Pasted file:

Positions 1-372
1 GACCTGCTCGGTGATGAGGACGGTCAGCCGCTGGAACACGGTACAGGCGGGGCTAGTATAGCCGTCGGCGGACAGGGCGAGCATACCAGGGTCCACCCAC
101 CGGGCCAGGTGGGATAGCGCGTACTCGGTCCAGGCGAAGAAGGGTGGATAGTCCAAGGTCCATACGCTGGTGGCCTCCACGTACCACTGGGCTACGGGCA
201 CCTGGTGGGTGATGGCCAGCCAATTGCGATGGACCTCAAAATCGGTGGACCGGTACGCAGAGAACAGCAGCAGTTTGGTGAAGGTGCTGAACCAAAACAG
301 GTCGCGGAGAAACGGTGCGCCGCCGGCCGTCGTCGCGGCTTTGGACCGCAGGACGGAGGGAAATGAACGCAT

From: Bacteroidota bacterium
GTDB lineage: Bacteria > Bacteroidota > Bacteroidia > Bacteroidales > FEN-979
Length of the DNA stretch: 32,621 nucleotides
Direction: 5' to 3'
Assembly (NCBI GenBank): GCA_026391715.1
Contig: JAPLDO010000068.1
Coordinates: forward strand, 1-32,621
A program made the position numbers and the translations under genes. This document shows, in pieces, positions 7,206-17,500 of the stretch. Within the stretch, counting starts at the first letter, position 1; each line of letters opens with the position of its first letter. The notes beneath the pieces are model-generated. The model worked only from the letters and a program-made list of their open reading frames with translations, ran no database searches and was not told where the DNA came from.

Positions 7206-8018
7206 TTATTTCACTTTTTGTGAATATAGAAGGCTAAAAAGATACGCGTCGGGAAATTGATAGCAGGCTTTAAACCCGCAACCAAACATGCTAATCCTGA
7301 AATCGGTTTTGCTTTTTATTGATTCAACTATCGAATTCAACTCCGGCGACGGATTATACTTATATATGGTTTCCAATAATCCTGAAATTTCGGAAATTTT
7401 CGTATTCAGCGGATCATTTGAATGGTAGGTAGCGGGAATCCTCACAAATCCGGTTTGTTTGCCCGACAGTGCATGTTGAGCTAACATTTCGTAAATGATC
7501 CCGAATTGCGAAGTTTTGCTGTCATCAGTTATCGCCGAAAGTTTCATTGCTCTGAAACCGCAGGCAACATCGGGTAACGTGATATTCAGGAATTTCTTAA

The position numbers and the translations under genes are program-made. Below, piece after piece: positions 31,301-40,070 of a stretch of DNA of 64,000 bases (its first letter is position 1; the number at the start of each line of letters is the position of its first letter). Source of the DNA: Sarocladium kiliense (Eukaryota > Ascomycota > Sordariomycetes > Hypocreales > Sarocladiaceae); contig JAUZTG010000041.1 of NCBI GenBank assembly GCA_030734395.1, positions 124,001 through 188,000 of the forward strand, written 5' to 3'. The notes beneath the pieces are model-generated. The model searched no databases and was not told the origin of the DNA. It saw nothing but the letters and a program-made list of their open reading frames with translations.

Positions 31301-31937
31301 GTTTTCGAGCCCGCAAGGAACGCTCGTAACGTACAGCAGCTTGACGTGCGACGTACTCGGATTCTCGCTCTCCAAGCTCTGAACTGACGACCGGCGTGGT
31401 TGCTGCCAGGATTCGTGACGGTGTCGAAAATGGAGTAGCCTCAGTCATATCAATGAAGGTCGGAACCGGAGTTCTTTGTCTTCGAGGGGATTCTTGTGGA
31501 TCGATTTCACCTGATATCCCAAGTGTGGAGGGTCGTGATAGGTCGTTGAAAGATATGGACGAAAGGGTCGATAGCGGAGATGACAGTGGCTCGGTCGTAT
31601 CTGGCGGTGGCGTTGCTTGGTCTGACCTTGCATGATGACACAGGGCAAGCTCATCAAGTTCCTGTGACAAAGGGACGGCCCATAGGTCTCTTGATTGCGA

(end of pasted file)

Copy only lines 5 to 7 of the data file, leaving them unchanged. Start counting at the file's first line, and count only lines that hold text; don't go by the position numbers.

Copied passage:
301 GTCGCGGAGAAACGGTGCGCCGCCGGCCGTCGTCGCGGCTTTGGACCGCAGGACGGAGGGAAATGAACGCAT

From: Bacteroidota bacterium
GTDB lineage: Bacteria > Bacteroidota > Bacteroidia > Bacteroidales > FEN-979